School Of Rock-The Musical Rocks The House


Just before the show an announcer says, “We’ve been asked if the kids really play their instruments. Yes they do.”  Do they ever! Welcome to musical theater’s first-ever kids’ live rock band. These real-deal young performers, aged nine to 12, make School of Rock-the Musical delightfully meta.  They were also impressive doing close-up performances in the Pantage’s lobby earlier this week.

The school bench is deep with talent.  Young cast member Huxley Westemeier (Billy, u/s Lawrence,) to give just one example, began studying classic piano at five, and then discovered rock. He’s never looked back. Now 10, Westemeier’s using a MIDI controller (“you can layer together separate hands”) to compose music intended for the Broadway stage. 

Fans of the movie version will find that Rob Colletti channels Jack Black’s comic, chaotic energy and amps it up for the live stage, becoming the teacher we wished we had…well, at least once. “It’s all about the kids,” says Colletti, and that mantra infuses his character throughout the musical. By the time the class of helicoptered prep school students transforms into a full-on rock band, School of Rock becomes, in the words of co-star Lexie Dorsett Sharp, “a rock concert.”

A quick memory refresher about the story’s set up:

We open with guitarist and wannabe rock star Dewey (played by Rob Colletti) mistaking his stage hogging for talent, to the dismay of the band he founded, “No Vacancy.” True to their label, the band members already have a new guitarist on board when they kick Dewey out.  They’re not about to let him ruin their chances at fame and fortune in the upcoming Battle of the Bands, only weeks away.

So, we have a discouraged Dewey waking up in the apartment of his buddy-since-high-school Ned Schneebly (Matt Bittner.) At the urging of his exasperated girlfriend Patty Di Marco (Emily Borromeo,) Ned tells Dewey he must make up for his share of the rent or move out.  Soon after, Dewey answers a phone call, thinking it may be a buyer for the stuff he’s having to sell for quick cash.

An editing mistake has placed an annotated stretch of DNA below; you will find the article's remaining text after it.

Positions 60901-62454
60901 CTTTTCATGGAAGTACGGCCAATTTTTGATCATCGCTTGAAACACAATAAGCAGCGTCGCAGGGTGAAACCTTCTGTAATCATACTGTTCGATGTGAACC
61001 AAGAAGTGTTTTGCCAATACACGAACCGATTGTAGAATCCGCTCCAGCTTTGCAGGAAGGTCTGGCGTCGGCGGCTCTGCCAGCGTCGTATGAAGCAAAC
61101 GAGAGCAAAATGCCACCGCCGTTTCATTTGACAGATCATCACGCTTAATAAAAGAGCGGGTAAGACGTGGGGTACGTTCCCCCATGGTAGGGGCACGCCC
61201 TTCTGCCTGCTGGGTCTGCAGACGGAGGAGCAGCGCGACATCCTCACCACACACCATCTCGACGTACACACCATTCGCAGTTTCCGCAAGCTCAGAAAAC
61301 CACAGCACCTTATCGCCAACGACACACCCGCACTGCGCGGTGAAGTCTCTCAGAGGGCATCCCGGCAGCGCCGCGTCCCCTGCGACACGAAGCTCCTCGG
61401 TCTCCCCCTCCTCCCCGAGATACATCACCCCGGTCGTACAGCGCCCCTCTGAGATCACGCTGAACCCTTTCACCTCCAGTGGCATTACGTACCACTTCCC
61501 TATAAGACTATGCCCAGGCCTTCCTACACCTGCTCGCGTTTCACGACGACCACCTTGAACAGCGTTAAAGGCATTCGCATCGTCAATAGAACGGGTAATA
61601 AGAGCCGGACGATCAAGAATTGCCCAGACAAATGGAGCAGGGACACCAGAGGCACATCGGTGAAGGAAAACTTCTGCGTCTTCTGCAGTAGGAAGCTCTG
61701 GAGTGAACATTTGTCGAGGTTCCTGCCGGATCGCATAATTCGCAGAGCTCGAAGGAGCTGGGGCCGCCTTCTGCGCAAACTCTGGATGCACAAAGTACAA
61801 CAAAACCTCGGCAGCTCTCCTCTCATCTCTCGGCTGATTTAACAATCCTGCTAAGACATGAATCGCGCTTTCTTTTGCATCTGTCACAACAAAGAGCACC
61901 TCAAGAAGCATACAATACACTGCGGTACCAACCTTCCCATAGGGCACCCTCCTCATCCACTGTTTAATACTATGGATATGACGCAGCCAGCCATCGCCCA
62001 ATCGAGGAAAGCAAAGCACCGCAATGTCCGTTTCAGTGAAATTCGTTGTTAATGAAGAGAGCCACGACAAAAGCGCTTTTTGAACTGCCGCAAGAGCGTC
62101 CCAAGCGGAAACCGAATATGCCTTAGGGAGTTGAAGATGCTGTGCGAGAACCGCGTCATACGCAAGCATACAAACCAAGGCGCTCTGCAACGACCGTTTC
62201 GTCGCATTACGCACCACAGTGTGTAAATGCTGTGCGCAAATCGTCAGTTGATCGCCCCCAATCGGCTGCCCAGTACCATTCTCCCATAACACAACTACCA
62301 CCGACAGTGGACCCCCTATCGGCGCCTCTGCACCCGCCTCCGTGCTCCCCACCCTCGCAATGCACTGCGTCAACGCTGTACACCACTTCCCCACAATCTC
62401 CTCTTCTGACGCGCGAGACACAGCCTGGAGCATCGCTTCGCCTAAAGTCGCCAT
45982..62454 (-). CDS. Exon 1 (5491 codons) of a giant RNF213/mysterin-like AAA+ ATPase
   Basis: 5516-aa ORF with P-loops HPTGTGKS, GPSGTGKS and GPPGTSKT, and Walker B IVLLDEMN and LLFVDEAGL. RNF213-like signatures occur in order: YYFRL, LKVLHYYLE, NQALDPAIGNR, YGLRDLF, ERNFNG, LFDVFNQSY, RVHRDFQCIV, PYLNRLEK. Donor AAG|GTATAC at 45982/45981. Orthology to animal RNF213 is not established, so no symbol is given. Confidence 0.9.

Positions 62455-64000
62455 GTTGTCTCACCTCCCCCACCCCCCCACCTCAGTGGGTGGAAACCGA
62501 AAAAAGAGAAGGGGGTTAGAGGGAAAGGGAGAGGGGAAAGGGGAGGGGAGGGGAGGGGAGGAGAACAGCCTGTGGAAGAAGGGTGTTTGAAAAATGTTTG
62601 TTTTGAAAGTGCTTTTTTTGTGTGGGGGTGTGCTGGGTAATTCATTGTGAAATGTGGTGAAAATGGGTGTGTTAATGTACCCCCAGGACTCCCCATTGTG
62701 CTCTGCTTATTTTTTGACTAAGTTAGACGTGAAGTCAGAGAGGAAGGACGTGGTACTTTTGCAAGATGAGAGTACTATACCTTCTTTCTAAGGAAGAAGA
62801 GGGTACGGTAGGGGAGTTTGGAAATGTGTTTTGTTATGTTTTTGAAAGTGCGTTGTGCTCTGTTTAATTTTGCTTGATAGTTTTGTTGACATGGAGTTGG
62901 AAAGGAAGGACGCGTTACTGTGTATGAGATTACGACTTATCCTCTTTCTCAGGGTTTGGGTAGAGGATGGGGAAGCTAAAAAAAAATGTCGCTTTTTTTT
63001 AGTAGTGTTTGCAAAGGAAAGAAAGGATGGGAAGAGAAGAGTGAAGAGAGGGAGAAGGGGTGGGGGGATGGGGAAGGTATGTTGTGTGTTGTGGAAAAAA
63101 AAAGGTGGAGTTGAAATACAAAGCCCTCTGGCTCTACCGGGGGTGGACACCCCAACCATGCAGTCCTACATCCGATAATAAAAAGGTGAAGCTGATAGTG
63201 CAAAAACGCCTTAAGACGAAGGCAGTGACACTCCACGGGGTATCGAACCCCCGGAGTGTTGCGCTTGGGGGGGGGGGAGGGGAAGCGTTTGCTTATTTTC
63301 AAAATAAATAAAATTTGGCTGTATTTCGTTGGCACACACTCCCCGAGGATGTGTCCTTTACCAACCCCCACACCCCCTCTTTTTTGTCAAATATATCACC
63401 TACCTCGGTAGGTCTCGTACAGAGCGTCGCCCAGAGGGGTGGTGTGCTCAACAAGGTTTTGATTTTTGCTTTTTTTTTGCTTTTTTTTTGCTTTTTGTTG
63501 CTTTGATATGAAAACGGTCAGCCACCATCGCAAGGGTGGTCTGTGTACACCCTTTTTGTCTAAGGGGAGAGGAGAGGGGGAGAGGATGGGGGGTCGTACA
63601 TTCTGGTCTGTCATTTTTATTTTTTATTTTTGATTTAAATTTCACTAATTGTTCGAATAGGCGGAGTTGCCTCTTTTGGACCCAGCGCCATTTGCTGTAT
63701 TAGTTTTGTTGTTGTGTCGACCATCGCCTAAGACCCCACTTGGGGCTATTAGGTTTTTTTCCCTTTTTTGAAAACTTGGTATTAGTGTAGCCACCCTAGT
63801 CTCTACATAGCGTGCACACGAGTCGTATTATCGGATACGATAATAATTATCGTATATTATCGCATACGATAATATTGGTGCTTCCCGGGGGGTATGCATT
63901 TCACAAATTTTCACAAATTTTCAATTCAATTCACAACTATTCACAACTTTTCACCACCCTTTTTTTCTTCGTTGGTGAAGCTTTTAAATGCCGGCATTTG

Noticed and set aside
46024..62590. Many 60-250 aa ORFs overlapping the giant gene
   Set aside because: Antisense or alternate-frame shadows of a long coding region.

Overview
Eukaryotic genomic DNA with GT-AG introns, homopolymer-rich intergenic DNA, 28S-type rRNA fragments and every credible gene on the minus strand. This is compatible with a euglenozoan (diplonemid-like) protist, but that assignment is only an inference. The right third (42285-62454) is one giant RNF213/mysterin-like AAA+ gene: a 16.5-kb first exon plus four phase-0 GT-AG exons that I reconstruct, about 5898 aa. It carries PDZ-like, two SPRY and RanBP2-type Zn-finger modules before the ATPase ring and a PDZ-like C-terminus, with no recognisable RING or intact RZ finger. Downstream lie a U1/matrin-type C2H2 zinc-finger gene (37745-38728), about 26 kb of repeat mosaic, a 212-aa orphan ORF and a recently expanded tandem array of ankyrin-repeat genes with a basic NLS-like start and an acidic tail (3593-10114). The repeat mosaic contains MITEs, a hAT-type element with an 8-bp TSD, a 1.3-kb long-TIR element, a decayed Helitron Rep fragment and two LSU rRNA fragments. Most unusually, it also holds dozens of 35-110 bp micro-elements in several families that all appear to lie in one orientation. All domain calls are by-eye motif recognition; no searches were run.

But the fateful call turns out to be from Rosalie Mullins (Lexie Dorsett Sharp,) the principal of the Horace Green (very expensive green) prep school inquiring for Ned about a short-term position as a substitute teacher. Desperate for money, Dewey impersonates Ned and is hired to oversee a fourth grade class of hemmed-in students. When Dewey overhears a music class, inspiration strikes. He’s going to turn his overscheduled charges into a rock band that will enable him to take the upcoming Battle of the Bands by storm (and give the horns to his old band members.)

But he’s going to need the cooperation of a very tightly wound Principal Mullins.

And so the fun and magic kicks in to high gear.  “Dewey let’s us do what we want to do,” says Alyssa Emily Marvin (Marcy.)  “He brings out our true selves.”   “More ‘loosey goosey’,” adds Westemeier.

Colletti agrees that Dewey is on a journey to get his alpha back after being ejected from No Vacancy and hitting “rock bottom.”  “He’s not going to be a rock star,” says Colletti before quoting an apt line from Ned, but Dewey will find that he can ignite the starfire in others.  The turning point comes when Dewey realizes “that Zack was the better songwriter”, and uses Zack’s song instead of his own at the Battle of the Bands.

“Where did my inner child go?” asks Sharp, crystallizing the angst of her Principal Rosalie character.  Under Dewey’s influence, she begins to find it, after “her character warms up to Dewey in the bar scene of Act II.”  Off-stage, she “tries to be a role model offering kindness and respect” to the 16 youngsters in the cast, who are accompanied by “guardians, mentors and ‘child wranglers’.”  (As in, “where did my outer child go?”)

The kids have a demanding schedule that might make the fictional Horace Green prep school seem like easy duty in comparison. Marvin tries to memorize “all the hotels and floors where they stayed,” which includes Minneapolis, Chicago and Detroit.  But it seems that memorizing lines can be enough of a challenge. For example, swing actor Jack Suarez Kimmel (u/s Zack, Freddy, Mason, Billy) has to be prepared to inhabit any of several characters on short notice, as illness and other manifestations of Murphy’s Law has its wicked way with the cast.  “When you’re saying the wrong character’s lines, we call it ‘swing brain’,” remarks Kimmel.

“I’m the girl with the dreadlocks who warms up the audience and gets them energized,” announces Olivia Bucknor (Shonelle, u/s Tomika,) who’s been singing and dancing since she was two.  When asked for words of encouragement to kids just starting to sing or play an instrument Bucknor says, “Always keep trying, no matter how much you mess up.  Practice makes perfect.”  “Perfect practice makes perfect,” chimes in Carson Hodges (Mason, u/s Lawrence,) who plays keyboard and guitar.